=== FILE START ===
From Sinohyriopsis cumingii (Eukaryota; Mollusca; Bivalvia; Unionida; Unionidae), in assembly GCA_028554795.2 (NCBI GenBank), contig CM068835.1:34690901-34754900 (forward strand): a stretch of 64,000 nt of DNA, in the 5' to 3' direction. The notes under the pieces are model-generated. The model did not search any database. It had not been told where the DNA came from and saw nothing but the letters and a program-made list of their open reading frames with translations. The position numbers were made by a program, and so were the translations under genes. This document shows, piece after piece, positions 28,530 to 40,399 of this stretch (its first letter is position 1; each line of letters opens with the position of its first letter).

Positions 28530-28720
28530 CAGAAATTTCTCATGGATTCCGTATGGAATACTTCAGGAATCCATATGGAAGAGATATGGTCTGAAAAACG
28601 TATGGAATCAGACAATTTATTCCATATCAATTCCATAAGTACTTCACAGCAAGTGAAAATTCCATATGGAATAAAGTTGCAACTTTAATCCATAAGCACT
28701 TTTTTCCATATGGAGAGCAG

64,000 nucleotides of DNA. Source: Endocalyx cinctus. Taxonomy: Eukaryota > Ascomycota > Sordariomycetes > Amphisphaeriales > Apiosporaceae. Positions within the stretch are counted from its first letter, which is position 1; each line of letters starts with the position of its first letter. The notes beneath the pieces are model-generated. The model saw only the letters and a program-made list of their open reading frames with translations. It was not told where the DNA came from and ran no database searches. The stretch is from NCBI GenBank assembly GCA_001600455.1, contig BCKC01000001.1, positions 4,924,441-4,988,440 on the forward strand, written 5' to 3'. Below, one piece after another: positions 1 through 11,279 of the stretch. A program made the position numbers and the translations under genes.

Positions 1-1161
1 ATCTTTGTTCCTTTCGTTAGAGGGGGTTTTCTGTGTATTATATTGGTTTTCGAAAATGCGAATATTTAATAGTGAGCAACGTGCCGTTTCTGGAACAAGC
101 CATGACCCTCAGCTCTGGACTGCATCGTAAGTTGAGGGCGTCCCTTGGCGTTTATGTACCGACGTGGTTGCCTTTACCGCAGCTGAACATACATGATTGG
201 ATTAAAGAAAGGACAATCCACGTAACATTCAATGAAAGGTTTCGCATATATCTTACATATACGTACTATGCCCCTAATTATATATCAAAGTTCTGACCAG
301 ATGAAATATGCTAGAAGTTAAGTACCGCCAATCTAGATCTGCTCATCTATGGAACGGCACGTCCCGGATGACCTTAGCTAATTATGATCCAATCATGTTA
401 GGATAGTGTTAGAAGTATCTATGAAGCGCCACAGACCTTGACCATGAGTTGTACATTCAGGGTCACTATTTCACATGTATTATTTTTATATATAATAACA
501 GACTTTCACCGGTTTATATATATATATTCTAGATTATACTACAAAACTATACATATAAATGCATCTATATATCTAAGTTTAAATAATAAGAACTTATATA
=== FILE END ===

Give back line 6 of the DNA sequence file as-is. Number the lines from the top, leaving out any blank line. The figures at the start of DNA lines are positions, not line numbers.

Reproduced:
64,000 nucleotides of DNA. Source: Endocalyx cinctus. Taxonomy: Eukaryota > Ascomycota > Sordariomycetes > Amphisphaeriales > Apiosporaceae. Positions within the stretch are counted from its first letter, which is position 1; each line of letters starts with the position of its first letter. The notes beneath the pieces are model-generated. The model saw only the letters and a program-made list of their open reading frames with translations. It was not told where the DNA came from and ran no database searches. The stretch is from NCBI GenBank assembly GCA_001600455.1, contig BCKC01000001.1, positions 4,924,441-4,988,440 on the forward strand, written 5' to 3'. Below, one piece after another: positions 1 through 11,279 of the stretch. A program made the position numbers and the translations under genes.